Shortly before 10:30 p.m. Friday, a reserve officer with the McDonough County Sheriff’s Department spotted a vehicle reported as stolen — a 2005 Ford Escape with a Homer Simpson character affixed to the grille — on U.S. Route 67 near the Good Hope junction.

Homer Simpson Theme – A Homer theme for Firefox.  I haven’t tried it, but it is there.

The Simpsons’ Best Episode: Stark Raving Dad – This is massive click bait, but it makes a couple of good points.

Pepper-spray cop ballad sung by Harry Shearer, voice of Mr. Burns – Burns may be a poster boy for the 1%, but Harry Shearer ain’t having it.  The song is funny, and includes great lines like, “So I adjusted my goals/started beating up proles” and “It’s eat or be eaten/it’s not me who’ll be beaten”.

Candy Gives Us So Much Pleasure, So Why Shouldn’t We Return the Favor? – This is stupid, but I chuckled.

San Francisco Giants Positional Breakdown: Right Field – Excellent usage:

"I’m afraid all of those players have retired and, uh… passed on. In fact, your right-fielder has been dead for a hundred and thirty years." -Smithers "The Simpsons" (Homer at the Bat)

7 hit shows that have stayed too long at the party – TheWrap.com thinks Zombie Simpsons has overstayed its welcome.  They’re awfully gentle, but the conclusion is dead on:

And by the time "The Simpsons" hits its 25th season — it was renewed earlier this year for its 24th and 25th seasons — we’re going to be longing even more for those earlier years when the show could still surprise us.

Attempted Chemistry – Who Shot The Simpsons? – And finally, I get to end with someone who agrees with us.  Going through “Who Shot Mr. Burns” and comparing it to the crap that’s out today (including the movie), he writes:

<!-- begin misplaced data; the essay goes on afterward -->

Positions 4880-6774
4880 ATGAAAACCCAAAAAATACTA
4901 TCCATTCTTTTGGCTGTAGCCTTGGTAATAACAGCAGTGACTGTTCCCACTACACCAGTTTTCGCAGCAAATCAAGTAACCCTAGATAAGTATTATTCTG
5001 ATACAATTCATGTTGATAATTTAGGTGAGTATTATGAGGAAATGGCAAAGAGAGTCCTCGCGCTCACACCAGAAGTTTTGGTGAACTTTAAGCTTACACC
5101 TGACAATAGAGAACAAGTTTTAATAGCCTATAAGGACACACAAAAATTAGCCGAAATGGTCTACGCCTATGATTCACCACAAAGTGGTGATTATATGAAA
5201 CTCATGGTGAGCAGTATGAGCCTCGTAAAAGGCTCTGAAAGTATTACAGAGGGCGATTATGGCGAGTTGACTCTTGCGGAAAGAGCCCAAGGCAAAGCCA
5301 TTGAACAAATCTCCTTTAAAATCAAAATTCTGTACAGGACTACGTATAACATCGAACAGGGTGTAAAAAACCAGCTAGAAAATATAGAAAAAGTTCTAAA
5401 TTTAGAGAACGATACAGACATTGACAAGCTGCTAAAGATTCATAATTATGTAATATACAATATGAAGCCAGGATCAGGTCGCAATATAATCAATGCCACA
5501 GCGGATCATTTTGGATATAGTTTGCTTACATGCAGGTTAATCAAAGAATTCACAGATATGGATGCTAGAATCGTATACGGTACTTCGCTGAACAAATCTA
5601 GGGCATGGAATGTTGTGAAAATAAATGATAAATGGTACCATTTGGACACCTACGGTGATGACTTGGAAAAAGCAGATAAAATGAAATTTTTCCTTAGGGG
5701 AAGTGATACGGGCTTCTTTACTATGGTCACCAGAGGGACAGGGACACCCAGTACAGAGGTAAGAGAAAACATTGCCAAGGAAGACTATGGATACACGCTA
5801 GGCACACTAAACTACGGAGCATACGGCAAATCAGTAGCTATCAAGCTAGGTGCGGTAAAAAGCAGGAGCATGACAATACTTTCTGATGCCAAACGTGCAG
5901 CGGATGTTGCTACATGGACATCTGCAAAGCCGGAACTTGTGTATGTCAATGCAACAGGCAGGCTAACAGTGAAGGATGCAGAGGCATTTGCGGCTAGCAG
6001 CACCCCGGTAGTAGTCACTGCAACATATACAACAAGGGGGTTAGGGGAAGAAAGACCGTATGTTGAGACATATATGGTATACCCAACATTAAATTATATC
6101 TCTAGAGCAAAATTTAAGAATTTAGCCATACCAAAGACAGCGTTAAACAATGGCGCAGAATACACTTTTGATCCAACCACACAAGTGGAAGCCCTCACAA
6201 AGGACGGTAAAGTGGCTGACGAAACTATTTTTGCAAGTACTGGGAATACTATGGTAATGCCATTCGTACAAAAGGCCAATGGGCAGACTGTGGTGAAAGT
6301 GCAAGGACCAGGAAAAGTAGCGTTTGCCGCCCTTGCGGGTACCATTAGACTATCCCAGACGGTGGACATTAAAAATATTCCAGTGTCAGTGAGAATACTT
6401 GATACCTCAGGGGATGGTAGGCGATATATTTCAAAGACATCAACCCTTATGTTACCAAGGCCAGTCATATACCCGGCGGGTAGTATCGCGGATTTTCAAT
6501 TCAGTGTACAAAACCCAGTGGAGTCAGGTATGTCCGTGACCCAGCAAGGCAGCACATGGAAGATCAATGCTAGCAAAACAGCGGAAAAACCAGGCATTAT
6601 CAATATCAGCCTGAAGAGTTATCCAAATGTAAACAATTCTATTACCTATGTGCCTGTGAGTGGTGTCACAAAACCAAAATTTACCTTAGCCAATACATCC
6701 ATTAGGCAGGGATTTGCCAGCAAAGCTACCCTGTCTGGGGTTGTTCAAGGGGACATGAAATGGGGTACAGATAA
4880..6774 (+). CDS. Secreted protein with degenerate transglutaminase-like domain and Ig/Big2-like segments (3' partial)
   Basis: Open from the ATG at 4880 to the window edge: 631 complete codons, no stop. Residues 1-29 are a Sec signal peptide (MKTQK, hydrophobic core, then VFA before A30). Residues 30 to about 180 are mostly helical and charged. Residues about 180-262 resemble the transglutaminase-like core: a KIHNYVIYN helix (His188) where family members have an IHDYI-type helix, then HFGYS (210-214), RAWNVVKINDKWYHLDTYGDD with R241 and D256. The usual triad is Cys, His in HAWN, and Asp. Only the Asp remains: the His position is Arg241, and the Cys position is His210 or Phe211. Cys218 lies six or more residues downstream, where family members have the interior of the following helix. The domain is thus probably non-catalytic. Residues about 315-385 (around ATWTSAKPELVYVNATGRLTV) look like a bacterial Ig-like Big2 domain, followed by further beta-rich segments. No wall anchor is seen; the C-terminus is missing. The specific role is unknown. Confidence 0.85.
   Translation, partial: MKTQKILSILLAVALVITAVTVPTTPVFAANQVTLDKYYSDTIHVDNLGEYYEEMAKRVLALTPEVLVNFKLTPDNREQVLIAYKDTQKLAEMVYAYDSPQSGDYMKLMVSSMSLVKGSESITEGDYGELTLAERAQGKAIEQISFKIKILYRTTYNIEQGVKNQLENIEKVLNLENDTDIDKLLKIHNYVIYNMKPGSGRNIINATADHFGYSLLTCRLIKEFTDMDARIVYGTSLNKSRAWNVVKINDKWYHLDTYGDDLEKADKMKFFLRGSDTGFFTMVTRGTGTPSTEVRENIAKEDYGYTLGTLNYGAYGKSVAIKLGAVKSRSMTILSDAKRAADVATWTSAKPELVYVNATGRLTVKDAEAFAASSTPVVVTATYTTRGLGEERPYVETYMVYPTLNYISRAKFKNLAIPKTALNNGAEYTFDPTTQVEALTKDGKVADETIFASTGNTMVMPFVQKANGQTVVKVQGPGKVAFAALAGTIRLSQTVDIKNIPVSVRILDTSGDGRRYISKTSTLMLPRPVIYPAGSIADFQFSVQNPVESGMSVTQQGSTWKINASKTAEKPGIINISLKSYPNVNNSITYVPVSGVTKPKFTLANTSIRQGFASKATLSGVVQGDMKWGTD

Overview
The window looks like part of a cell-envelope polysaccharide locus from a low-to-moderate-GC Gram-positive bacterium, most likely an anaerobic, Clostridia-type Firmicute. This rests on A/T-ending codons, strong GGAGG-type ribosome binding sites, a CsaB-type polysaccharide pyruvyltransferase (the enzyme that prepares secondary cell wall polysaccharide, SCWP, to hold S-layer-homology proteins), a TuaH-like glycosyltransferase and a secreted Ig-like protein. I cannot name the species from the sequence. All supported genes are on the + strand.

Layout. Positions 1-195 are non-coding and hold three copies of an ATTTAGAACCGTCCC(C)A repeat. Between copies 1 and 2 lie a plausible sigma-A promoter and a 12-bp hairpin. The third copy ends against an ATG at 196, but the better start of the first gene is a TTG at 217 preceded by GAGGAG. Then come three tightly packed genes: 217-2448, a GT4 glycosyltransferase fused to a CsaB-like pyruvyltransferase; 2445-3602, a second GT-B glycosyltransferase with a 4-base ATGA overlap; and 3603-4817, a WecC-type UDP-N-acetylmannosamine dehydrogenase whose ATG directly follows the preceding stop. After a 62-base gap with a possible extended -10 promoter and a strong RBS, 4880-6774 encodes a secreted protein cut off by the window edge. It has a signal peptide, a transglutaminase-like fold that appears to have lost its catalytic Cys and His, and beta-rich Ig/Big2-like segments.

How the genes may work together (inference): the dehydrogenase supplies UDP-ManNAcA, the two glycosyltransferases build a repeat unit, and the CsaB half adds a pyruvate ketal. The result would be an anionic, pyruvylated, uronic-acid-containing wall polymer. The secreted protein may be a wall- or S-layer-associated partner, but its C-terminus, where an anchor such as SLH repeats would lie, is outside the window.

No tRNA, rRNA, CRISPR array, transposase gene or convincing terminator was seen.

Released in 2007, The Simpsons Movie was a missed opportunity to return to form, to rethink the show and to produce something that, if not as good as it’s giddy heights of yore, could at least be mentioned in the same breath.

Instead they put together a flimsy, overly long glorified episode that, while it had it had some laughs, must be held dear to no one.

It probably isn’t. 


14 Responses to “Reading Digest: Old Reviews Edition”


  1. 1 Chrissy
    2 December 2011 at 6:58 pm

    I LOVED The Simpsons Movie! I thought it was great.

    • 2 December 2011 at 10:44 pm

      Same here. Sure, it wasn’t the best thing ever sadly, but I liked it just enough. I went to a midnight screening and it was without a doubt the best movie-going experience of my life. About 200 Simpsons fans all in one place. It was magical.

  2. 3 Thrillho
    2 December 2011 at 7:28 pm

    Off-topic, but has anyone tried this out? It’s a game where you have to name all the recurring characters who debuted in Season 1, but if you type in a character who debuted later, the game ends. I haven’t gotten 100%, but it’s a fun little time waster: